Journalista for June 8, 2010: Some big literary cinematic comic

Posted by on June 8th, 2010 at 3:37 AM



“What if the ambitions were at a much higher level? I suppose that now I work in a tradition that does not exist. Some big literary cinematic comic, whatever you want to call it. That’s what I and others are doing, I think. But it didn’t exist before. Not really. So we had to create it. Without an airbrush.”


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From Super Spy: The Lost Dossiers, ©2010 Matt Kindt.


Recently posted to our homepage:

  • R.C. Harvey presents the second installment of his history of the National Cartoonists Society.

  • Rob Clough reviews Matt Kindt’s Super Spy: The Lost Dossiers.

  • Rich Kreiner reviews Dan Mazur’s minicomic, The Way It Crumbles.

  • Not comics: R. Fiore has a bad time at the movies.

  • Over at The Hooded Utilitarian, Noah Berlatsky offers a few thoughts on literary modernism and comics.

And in the news…


Above the Fold


Life in interesting times


Today’s Format WarsTM report

  • Steve Jobs introduced and demonstrated the new iPhone yesterday in San Francisco. Peter Ha liveblogged it, while the folks at did the same in audio and video (the latter should be posted online sometime today).

  • Sean Kleefeld considers Marvel’s same-day digital release of an Invincible Iron Man Annual.

    Admit it, you thought people were making this up, didn’t you? From The Rise of Arsenal #3, ©2010 DC Comics.

  • Final thought about this whole “same-day digital distribution” stuff: If it means that Marvel and DC find themselves opening up to the general public once again, and start thinking twice about comic books wherein former Teen Titan Speedy Arsenal gets hopped up on drugs and beats an alley full of hoodlums with a dead cat because he couldn’t get it up for his supervillain babymama, then I’m all for same-day digital distribution, if for no other reason than that I won’t have to type anything like “former Teen Titan Speedy Arsenal gets hopped up on drugs and beats an alley full of hoodlums with a dead cat because he couldn’t get it up for his supervillain babymama” again until the next S. Clay Wilson comic comes out.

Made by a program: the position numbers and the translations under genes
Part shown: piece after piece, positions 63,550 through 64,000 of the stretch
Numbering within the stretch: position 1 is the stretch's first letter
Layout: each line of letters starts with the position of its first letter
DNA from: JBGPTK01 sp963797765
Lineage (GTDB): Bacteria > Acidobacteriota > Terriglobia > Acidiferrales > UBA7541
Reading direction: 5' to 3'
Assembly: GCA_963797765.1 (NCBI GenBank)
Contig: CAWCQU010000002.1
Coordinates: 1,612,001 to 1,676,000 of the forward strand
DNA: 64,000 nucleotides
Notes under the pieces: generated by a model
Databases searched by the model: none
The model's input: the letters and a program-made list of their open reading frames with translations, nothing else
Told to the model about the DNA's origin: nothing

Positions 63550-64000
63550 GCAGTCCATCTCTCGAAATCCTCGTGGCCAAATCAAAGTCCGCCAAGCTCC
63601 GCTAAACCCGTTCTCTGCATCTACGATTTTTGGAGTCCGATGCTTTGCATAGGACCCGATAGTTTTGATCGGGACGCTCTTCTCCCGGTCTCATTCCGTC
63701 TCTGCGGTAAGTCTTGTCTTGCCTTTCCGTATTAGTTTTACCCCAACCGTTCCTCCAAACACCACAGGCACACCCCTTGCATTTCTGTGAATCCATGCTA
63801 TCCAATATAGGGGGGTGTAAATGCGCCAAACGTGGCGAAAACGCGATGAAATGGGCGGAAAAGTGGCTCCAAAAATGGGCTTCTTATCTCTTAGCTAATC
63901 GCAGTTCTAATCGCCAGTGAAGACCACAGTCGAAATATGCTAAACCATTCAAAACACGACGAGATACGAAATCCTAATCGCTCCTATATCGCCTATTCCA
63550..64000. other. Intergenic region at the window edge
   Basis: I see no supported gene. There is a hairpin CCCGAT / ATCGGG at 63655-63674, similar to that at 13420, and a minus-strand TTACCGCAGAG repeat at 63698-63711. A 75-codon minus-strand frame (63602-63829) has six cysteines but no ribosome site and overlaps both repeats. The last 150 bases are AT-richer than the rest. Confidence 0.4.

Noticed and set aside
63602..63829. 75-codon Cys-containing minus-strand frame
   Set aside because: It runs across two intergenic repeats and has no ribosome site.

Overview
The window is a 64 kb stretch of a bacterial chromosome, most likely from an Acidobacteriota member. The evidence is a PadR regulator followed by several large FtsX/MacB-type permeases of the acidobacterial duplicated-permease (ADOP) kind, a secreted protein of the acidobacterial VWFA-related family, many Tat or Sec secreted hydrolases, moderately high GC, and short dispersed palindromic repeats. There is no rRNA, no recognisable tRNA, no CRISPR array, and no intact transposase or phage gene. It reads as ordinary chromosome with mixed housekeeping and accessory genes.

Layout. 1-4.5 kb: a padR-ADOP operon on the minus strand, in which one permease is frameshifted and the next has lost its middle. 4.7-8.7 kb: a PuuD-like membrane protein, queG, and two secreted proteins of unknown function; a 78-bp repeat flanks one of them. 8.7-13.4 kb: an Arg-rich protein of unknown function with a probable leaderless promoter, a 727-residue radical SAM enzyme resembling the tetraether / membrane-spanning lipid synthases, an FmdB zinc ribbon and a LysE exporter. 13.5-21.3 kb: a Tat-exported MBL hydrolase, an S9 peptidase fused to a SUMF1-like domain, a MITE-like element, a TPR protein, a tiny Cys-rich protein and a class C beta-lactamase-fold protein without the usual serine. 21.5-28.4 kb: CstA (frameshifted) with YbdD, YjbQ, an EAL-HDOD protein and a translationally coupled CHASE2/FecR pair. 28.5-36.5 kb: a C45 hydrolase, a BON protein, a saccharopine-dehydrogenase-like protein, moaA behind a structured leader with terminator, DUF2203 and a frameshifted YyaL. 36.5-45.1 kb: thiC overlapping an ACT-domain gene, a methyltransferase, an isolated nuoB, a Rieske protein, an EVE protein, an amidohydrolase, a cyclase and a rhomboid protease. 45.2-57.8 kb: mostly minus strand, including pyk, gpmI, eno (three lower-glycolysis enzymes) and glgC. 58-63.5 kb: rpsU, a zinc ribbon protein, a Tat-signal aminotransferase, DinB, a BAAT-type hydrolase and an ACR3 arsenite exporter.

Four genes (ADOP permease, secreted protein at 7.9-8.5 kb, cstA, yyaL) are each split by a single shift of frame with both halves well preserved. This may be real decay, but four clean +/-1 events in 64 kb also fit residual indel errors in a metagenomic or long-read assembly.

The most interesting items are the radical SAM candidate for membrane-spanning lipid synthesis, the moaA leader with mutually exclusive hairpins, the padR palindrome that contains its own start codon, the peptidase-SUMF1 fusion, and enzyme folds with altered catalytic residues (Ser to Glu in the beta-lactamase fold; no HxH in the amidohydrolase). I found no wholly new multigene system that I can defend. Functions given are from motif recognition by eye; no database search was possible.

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Graphic NYC




  • Ian Burns on Kim Deitch

    “You know what happens is I ease into laying out, because when I’m coming up with a story, I’m also drawing and doing sketchbook stuff, and when I’m mentally played out, rather than just start working, I’ll just shift over and start drawing. I’ll go back to the last point in the story where I thought I was going good, and just start drawin’ a picture of that, and that’ll start giving me an idea, so even by the time I’m ready to start doing layouts, I’ve pretty much designed everything as I was writing it, and in a lot of cases, have drawings that are just about good enough to be layouts.”


  • Brian Heater on Gene Deitch

    Concluding a four-part interview with the influential animator and cartoonist.





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Journal of Graphic Novels and Comics




  • Andrew Wheeler on Scarlett Takes Manhattan

    ©2009 Molly Crabapple and John Leavitt.

    Scarlett, like its main character, is a sexy, never more than half-serious romp through a garish fun-house version of the turn of the last century, with more sex and voluptuous nudity than most sexy stories twice its length and just enough plot to connect the points of its story.”






  • Noel Murray: Superhero reconstruction vs. deconstruction

    Thoughts on the thematic difference between Astro City and Planetary.


  • Neil Cohn: Comprehending and producing two-dimensional drawings

    “When we draw from perception, we route our vision through the schematic information we use to draw. This is why people’s life drawing reflects their own ‘style’ — they are those mental patterns. In some ways, learning to draw proficiently with ‘realistic accuracy’ may be the suppression of these schemas.”


  • Sadie Maddox: Comic-book store etiquette